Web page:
If you've been reading Vivatramp for a while now, you may remember that I posted about 20 #UnderhypedReads On My Shelf a while back that celebrated the reads that I owned but hadn't heard much about. Well, the underhyped movement is still very much alive and Charlotte's latest #UnderHypedReads readathon runs from Monday 21st September to Sunday 27th September. This is a very chilled out readathon, without any hefty challenges, with the idea being to read books that you haven't heard much about in the bookish community that also, ideally, have less than 5,000 ratings on Goodreads. I scoured my bookshelves and put together a little TBR pile for the week! If you're taking part, let me know what you're going to read.
meridian by alice walker (3,435)
Set in the American South in the 1960's, Meridian followers Meridian Hill, a courageous young women who dedicates herself heart and soul to her civil rights work, touching the lives of those around her even as her own health begins to deteriorate. Hers is a lonely battle, but it is one that she will not abandon, whatever the costs.
I bought this for £1 from a secondhand book shop back in February, as featured in my secondhand book haul at the time, and it sounds like just the sort of read that I am really enjoying right now - personal sagas full of women being strong and beautiful and everything that real women are essentially. The Color Purple is one of my favourite books, and Walker's most popular, so it should be interesting to read this, her second novel, and see whether it deserves the same amount of praise. It's Alice Walker so it probably will!
wise children by angela carter (3,997)
A richly comic tale of the tangled fortunes of two theatricial families, the Hazards and the Chances, Angela Carter's witty and bawdy novel is populated with as many sets of twins, and mistaken identities as any Shakespeare comedy, and celebrates the magic of over a century of showbusiness.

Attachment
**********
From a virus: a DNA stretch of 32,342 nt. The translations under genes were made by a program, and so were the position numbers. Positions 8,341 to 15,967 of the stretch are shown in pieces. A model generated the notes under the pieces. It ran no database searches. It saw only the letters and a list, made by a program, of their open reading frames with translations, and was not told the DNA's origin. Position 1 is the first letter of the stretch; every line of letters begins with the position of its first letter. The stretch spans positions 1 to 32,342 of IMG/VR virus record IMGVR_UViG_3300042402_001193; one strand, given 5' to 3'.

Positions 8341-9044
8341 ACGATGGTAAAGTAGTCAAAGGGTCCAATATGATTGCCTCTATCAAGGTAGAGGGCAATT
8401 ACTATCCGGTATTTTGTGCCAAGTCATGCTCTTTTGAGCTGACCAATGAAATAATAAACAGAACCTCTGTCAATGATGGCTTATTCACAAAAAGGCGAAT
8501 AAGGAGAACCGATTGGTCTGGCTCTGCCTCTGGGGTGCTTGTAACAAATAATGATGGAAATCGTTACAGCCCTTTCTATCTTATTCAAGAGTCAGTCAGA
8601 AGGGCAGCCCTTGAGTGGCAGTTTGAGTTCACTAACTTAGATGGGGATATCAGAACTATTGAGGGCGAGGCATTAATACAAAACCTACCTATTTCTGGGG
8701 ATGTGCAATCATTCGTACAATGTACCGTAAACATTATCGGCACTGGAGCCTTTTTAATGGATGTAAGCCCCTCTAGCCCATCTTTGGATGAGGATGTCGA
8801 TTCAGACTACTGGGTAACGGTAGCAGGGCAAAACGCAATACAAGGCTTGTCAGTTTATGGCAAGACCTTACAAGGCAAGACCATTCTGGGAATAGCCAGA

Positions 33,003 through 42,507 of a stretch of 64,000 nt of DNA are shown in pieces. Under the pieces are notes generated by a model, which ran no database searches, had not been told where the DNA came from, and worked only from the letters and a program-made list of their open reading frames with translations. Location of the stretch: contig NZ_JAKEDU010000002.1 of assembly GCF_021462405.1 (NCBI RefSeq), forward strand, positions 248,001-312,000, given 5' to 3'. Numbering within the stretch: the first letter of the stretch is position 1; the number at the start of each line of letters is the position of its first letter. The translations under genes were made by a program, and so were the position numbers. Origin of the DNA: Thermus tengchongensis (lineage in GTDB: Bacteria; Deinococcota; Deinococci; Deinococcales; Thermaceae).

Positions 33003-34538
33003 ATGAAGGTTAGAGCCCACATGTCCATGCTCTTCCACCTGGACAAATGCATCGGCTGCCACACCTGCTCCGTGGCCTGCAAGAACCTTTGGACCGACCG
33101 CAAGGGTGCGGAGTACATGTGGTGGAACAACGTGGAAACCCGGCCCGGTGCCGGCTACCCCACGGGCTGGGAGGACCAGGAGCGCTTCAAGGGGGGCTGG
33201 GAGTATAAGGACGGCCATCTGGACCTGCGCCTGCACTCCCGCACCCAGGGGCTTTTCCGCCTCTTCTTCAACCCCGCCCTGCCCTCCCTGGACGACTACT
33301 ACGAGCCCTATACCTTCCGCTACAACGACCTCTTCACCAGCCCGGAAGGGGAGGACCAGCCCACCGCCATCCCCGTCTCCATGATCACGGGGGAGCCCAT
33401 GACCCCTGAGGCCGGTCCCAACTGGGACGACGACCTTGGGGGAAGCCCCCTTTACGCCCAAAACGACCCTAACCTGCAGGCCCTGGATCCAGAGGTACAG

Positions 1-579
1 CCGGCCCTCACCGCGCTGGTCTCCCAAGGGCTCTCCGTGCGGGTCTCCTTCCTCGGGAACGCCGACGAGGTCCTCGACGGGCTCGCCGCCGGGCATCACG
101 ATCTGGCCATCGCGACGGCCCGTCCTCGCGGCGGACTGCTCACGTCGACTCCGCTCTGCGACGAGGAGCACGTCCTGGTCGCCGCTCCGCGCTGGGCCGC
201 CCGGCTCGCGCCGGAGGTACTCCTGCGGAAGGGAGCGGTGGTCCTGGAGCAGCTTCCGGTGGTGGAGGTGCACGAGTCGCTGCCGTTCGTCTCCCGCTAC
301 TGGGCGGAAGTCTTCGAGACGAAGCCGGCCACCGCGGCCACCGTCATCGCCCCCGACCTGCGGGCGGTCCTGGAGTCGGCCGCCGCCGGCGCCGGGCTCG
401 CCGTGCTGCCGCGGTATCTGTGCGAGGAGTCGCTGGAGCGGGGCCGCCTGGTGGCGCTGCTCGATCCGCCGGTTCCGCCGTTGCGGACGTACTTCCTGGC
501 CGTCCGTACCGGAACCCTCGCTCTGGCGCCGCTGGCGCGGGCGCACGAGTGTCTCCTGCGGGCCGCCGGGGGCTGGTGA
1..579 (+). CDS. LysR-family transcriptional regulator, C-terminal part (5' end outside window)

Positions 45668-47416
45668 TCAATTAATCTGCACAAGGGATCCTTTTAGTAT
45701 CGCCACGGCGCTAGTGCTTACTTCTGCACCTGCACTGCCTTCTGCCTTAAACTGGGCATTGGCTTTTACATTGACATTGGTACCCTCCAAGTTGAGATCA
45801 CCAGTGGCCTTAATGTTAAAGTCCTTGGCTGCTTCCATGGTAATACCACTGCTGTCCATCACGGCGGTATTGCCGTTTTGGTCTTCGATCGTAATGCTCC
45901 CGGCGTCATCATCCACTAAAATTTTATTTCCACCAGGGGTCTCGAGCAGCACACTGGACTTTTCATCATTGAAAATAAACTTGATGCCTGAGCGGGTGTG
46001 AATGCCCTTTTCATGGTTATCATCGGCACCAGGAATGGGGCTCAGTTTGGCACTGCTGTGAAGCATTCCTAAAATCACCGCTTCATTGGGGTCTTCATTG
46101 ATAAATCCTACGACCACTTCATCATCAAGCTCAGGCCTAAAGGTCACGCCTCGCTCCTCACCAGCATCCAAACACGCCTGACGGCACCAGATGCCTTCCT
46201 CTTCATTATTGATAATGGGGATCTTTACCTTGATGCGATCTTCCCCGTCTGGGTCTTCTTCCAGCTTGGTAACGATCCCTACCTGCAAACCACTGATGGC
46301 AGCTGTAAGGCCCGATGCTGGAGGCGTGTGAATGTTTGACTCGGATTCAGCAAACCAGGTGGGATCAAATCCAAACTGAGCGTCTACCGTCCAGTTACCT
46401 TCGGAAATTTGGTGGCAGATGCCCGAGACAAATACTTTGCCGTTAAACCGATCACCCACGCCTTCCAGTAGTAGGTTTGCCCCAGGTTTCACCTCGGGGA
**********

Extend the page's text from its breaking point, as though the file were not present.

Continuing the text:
I studied Carter's The Bloody Chamber, arguably her most famous work, going on 7 or 8 years ago now and I haven't read anything by her since. Carter loves to be deliciously dark, so I'm expecting to see some of that wickedness to flow through this novel that the wonderful Gemma sent me a couple of years ago now.
beneath the bonfire by nickolas butler* (227)
The ten stories in this dazzling, suprising collection evoke a landscape that will be instantly recognizable to anyone who has traveled the back roads and blue highways of America, and they completely capture the memorable characters who call it home.
I was sent this collection of short stories to review by the publisher a month or so ago and I have to say I know next to nothing about the author. Having researched him a little, it would seem that he wrote a novel that won quite a few awards and he is a childhood friend of Justin of Bon Iver fame. Oh, the powers of the search engine. I really enjoy collections that tell stories about landscapes just as much as they tell stories about people so I'm hoping this will be a three star and up collection.